By Wanda Morgan
My grandparents, Robert Francis Beaty and Georgia Anne Beaty, pioneered in Oklahoma not long after the government allowed homesteaders to claim land. They continued their pioneer lifestyle long after it became possible to use gas-powered machinery such as tractors and agricultural inputs. Grandpa had big draft horses instead of a tractor. He was also an organic farmer long before organic was cool. He understood soil and what it took to make it plant-friendly. He grew a wide variety of plants; some I remember; some, of course, I don't. My happiest childhood memories are of the summers I spent with them on their farm of about 350 acres in southern Oklahoma just north of the Texas border.
Organic Fruits and Nuts
Grandpa had some “bottom” land where he grew watermelons–huge ones, thanks to the long growing season. I can still remember the taste! He taught me how to determine whether a melon was ripe, and I still use what he taught me. There was a vigorous market for his melons. They were well-known for their size and quality and very popular. He also grew and sold peanuts. Grandma would keep some and we would sit around their fireplace in their tiny living room (in the house he had built himself) on cold winter evenings and eat roasted peanuts and apples crisp from the root cellar when we were there for wintertime visits. Some evenings it would be popcorn from his own corn field. It's the only time I ever saw corn popped on the cob! They kept a big orchard with a variety of fruits. Grandpa didn't know anything about sprays; he just knew how to keep the trees healthy and productive naturally. Grandma grew figs in her side yard. She had a kerosene lamp called an Aladdin that she was very proud of. It put out a steady white light as opposed to the yellow flicker of a standard oil lamp, and she could sit in the evenings and crochet or knit. She made all the clothes they wore on a treadle Singer sewing machine, and she knitted their socks
Grandpa grew sorghum cane and had it milled for their own use on a barter system. Instead of money, he would pay the sorghum mill in farm products. Perhaps he sold some of that sorghum; I don't know. He also kept bee hives, and Grandma always had honey in her kitchen. She didn't need to buy refined sugar with all the sources of sweetness from their own farm: sorghum, honey, and a wide choice of fruits.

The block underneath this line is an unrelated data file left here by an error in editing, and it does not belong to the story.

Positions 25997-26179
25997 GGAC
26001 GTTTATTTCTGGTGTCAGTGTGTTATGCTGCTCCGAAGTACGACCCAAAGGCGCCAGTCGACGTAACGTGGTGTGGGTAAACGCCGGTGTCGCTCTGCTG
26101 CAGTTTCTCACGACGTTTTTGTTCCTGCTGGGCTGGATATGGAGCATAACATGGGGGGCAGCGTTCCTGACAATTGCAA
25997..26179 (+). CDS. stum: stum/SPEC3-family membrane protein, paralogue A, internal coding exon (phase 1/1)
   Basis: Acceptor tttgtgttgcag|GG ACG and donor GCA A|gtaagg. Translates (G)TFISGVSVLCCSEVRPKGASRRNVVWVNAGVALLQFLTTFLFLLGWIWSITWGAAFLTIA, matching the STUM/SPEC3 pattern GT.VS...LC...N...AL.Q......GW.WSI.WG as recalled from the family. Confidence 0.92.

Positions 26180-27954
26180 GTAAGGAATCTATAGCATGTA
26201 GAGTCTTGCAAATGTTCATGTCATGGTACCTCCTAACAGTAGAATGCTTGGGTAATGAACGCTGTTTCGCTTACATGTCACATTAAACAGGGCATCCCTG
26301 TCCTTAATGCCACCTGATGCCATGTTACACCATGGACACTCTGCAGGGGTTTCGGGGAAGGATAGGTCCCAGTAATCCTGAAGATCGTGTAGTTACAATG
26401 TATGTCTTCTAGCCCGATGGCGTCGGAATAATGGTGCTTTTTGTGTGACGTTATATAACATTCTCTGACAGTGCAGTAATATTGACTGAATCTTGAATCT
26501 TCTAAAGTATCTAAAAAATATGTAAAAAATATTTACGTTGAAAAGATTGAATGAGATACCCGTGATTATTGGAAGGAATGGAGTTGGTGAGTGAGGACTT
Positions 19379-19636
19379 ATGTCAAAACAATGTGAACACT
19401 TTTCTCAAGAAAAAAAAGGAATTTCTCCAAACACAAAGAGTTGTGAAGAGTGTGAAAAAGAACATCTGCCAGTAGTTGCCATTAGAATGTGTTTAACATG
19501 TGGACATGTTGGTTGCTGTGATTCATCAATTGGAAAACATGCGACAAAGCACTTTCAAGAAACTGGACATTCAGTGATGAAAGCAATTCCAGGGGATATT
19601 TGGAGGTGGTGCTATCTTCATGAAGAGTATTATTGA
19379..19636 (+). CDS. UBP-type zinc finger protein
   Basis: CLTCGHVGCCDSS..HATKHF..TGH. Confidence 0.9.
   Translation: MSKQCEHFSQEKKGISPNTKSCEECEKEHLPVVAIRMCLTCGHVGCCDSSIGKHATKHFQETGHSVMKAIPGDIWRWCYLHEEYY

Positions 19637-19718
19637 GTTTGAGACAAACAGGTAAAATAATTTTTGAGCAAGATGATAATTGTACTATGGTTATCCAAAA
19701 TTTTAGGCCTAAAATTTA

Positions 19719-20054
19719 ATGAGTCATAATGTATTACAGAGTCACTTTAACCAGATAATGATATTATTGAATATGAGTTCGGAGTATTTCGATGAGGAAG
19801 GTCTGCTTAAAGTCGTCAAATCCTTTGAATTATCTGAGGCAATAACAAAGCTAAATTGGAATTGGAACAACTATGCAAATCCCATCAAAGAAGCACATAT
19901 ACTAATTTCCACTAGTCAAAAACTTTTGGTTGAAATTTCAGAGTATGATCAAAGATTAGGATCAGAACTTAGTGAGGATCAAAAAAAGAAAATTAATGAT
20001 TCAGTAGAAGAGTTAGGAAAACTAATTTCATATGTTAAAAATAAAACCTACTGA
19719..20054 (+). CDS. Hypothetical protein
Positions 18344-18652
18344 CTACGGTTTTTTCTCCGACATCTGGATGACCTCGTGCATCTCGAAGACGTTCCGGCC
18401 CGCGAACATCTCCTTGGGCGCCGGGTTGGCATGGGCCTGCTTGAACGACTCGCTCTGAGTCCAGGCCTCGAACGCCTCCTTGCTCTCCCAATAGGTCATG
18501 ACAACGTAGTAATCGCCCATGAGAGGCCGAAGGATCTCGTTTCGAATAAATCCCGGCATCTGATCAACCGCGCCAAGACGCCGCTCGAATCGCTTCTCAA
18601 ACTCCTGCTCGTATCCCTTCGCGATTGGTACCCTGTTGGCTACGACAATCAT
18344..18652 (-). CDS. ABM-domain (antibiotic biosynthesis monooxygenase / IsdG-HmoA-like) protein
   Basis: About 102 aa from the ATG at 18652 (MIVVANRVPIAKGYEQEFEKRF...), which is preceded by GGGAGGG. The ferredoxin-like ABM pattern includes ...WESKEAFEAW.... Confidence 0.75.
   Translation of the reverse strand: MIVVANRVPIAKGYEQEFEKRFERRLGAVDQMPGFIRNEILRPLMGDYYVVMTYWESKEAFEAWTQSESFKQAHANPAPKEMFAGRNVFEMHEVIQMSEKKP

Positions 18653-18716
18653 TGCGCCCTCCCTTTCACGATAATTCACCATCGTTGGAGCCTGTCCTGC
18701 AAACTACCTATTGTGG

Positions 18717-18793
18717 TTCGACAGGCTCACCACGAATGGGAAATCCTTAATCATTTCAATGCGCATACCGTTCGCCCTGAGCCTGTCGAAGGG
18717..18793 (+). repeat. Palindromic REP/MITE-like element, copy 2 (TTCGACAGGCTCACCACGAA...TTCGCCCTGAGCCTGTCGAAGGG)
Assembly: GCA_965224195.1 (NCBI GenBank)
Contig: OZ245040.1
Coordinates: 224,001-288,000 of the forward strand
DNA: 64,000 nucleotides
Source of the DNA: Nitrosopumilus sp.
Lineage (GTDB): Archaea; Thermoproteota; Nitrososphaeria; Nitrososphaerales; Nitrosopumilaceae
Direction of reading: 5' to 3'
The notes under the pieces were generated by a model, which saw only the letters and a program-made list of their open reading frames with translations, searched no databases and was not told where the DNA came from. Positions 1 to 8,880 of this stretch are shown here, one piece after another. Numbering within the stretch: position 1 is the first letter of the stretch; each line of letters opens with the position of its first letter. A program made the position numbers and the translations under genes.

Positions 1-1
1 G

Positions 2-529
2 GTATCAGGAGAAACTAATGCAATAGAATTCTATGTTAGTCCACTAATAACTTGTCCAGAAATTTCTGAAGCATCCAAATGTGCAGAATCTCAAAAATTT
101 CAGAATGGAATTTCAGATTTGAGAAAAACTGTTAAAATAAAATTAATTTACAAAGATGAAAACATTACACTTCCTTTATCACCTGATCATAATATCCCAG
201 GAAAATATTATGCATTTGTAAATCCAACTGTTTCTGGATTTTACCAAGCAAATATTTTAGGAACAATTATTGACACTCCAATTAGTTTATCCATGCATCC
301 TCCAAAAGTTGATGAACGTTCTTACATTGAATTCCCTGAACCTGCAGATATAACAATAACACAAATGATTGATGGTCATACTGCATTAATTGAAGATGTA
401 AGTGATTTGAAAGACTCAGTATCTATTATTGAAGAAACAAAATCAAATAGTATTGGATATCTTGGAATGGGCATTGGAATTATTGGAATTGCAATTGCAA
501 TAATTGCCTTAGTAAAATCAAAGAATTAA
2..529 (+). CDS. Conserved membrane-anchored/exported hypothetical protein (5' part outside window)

An Independent Lifestyle
They chose to live without electricity. The home was heated with a big wood cooking stove in the kitchen plus the fireplace in the living room. They tended to get up with the dawn and go to bed when it turned dark. Grandma felt that it was immoral to be asleep if the sun was up, and she saw to it that all the grandchildren got that message. No malingerers in her house! They worked hard, but I remember a rich and full lifestyle, absolutely independent of the outside world. They didn't need anything or anyone.
Growing Your Own Bedding
Grandma had a flock of geese that she would pluck the down for bedding. All the bedding, from feather beds to pillows, was created by her own hands. I remember sleeping on a featherbed so soft and light that I confused it in my six-year-old perception with the heaven our Baptist preacher talked about. The geese didn't like my older brother and would chase him around the barn yard, and Grandma would laugh. She taught us to have strong backbones and to look after ourselves. No pampering in her house!
I know that my grandparents’ lifestyle is gone forever, but I still long for the flavor of their independence and the abundance made possible by their own strength and ingenuity. My own life has been very different, but I profited from the lessons they taught me about using my own resources and ingenuity to survive in a hostile world. I plant a small organic garden using some of the lessons I learned from them, and the vegetables and fruits I grow there give me just a little of the joys I remember on that extraordinary little farm.
By TTS Cofounder Botanical Chef Omid Jaffari